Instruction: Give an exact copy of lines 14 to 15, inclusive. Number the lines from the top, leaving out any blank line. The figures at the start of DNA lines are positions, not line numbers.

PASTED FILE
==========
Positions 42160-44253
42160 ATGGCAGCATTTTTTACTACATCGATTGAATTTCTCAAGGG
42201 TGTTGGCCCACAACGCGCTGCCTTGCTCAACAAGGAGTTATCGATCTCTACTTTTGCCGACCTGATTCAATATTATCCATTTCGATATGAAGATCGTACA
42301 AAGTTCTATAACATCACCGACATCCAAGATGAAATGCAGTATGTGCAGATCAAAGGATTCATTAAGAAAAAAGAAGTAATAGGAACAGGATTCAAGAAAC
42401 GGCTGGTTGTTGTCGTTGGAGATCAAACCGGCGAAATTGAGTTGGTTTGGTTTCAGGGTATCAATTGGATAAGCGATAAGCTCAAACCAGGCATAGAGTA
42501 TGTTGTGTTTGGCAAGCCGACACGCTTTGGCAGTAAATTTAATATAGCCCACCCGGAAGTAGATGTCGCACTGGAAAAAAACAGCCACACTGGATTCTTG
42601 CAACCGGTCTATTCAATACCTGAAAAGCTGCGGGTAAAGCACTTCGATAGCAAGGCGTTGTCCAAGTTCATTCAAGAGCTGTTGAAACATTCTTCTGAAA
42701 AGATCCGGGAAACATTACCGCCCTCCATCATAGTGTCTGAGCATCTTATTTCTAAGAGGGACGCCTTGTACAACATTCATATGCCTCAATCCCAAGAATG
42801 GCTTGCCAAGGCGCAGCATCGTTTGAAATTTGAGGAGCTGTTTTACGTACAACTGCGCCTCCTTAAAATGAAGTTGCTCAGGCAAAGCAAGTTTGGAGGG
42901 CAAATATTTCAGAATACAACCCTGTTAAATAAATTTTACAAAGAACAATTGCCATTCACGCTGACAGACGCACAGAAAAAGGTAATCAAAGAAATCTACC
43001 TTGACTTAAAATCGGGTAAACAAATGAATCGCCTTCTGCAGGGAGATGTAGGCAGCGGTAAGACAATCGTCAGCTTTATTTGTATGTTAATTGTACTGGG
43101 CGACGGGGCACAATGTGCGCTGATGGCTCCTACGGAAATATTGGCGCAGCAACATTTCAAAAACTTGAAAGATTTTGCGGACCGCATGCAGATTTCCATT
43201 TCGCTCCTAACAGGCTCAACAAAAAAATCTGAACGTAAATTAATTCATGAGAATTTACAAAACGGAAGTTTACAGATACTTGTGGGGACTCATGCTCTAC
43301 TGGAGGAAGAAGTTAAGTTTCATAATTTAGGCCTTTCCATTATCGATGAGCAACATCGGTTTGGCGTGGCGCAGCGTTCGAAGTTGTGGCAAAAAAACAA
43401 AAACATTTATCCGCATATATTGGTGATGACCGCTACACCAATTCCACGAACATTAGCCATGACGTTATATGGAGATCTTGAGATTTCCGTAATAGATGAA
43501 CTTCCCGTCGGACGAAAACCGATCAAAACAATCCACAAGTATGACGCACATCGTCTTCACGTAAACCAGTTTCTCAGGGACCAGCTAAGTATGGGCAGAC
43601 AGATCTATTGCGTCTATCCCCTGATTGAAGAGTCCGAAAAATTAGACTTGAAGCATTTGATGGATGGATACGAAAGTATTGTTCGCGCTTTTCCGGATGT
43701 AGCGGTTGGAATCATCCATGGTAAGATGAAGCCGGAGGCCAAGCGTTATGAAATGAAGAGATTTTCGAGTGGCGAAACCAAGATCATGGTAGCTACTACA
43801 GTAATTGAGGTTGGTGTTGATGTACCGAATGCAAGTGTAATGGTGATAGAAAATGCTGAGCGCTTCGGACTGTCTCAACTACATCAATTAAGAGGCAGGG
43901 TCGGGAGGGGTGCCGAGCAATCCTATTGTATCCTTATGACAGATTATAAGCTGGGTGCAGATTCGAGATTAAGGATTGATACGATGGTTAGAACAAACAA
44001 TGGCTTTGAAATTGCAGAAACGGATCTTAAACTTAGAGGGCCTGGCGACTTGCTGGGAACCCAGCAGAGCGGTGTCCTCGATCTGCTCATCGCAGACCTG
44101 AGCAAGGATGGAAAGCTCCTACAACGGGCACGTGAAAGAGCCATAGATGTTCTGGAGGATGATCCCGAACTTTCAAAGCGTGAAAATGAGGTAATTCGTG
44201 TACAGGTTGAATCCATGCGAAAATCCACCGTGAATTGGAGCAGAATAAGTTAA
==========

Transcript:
43301 TGGAGGAAGAAGTTAAGTTTCATAATTTAGGCCTTTCCATTATCGATGAGCAACATCGGTTTGGCGTGGCGCAGCGTTCGAAGTTGTGGCAAAAAAACAA
43401 AAACATTTATCCGCATATATTGGTGATGACCGCTACACCAATTCCACGAACATTAGCCATGACGTTATATGGAGATCTTGAGATTTCCGTAATAGATGAA